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Serving Sri Lanka

This web log is a news and views blog. The primary aim is to provide an avenue for the expression and collection of ideas on sustainable, fair, and just, grassroot level development. Some of the topics that the blog will specifically address are: poverty reduction, rural development, educational issues, social empowerment, post-Tsunami relief and reconstruction, livelihood development, environmental conservation and bio-diversity. 

Friday, November 04, 2005

Extend integrated watershed management

Sunday Observer: 23/10/2005"

The Upper Watershed Management Project funded by the Asian Development Bank and the Government of Sri Lanka comes to an end this year.

Integrated Watershed Management in the highlands of Sri Lanka encompassing absolute forest conservation and forest regeneration, wildlife conservation, integrated participatory agro forestry livestock and inland fishery development, bio-diversity research and strict scientific Soil conservation is a Permanent Need in the country, and it is hoped that integrated watershed management in Sri Lanka will not die a natural death with the end of this project.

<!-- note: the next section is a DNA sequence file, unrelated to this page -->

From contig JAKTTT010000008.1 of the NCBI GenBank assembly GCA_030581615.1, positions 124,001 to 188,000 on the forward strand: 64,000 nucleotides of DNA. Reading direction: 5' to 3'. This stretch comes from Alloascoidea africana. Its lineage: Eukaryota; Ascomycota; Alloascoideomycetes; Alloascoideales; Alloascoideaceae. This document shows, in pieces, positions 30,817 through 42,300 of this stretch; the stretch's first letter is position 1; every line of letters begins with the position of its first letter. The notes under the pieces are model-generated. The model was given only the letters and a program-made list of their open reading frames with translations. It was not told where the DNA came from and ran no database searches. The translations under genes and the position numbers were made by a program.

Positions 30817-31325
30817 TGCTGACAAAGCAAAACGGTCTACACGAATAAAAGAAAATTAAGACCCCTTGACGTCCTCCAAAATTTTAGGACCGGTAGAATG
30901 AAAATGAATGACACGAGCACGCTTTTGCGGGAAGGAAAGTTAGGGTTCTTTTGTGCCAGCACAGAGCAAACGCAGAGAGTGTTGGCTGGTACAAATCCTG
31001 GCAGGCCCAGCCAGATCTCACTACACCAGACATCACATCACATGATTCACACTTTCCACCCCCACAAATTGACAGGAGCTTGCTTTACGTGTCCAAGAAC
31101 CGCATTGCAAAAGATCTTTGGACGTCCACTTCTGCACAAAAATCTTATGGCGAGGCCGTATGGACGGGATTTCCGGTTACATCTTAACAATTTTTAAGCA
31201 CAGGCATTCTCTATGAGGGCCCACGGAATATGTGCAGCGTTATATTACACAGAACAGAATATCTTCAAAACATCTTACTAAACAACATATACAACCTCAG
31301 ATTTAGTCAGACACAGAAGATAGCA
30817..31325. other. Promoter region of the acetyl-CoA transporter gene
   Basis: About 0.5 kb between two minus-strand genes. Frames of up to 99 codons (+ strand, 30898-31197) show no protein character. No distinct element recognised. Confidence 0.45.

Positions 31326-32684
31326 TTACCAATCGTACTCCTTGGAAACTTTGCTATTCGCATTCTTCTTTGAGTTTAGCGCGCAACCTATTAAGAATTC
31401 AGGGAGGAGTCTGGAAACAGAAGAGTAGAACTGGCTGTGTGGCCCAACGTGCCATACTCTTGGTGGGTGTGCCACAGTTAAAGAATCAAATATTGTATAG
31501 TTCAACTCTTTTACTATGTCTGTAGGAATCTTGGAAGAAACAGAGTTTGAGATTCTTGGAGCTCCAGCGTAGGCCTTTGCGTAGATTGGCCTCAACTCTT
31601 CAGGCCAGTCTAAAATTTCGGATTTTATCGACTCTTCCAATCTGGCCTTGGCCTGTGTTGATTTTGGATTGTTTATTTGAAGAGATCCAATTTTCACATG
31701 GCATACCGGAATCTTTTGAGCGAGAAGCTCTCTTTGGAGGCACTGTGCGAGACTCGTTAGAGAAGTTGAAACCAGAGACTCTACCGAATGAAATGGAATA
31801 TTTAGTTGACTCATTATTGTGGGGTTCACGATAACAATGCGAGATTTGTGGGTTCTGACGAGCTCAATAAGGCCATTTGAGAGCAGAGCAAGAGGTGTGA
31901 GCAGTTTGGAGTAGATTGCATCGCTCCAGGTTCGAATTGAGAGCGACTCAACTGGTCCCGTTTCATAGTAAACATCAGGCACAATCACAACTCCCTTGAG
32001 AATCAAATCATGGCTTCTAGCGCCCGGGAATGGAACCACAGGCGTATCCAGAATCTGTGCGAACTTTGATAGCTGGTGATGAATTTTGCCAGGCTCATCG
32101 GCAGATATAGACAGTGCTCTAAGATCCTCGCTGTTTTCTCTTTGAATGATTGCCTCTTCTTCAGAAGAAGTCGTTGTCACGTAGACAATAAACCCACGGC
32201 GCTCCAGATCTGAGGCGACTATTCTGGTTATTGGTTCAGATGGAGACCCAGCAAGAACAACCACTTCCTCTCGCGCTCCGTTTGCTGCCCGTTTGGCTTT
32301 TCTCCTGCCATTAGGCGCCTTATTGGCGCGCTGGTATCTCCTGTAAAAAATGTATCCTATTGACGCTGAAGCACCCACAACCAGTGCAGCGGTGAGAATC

All the forestry problems and soil conservation problems in the country started in the highlands with the colonial policies of full scale clearing of natural forest for coffee and tea, the downright robbery and export of timber, and for the decimation of wildlife in the name of sport.

Either a follow up project or an extension of the present project is considered to be a dire need whilst the expertise and grass roots interest generated by the present project are still at hand. In addition other watersheds in critical hilly areas should be brought together and linked up with the highland watersheds the Uma-Oya, Kirindi-Oya, Walawe Ganga and Kalu Ganga watersheds covered by the present project, eventually making it a nationwide umbrella effort.

The Government should also consider gradually terminating potato cultivation in the highlands the number one enemy of the soils in the highlands, and bringing all lands above at least 5000 ft m.s 1 under a single National Watershed Management Authority for the whole country.

This could be done through a stepwise process under a new project or through other mechanisms, in order to manage the watersheds scientifically without any political pressure whatsoever thus conserving these invaluable highlands with their rich and diverse vegetation, fauna and topsoils for posterity to benefit future generation.

V.R. Nanayakkara, Retired Conservator of Forests


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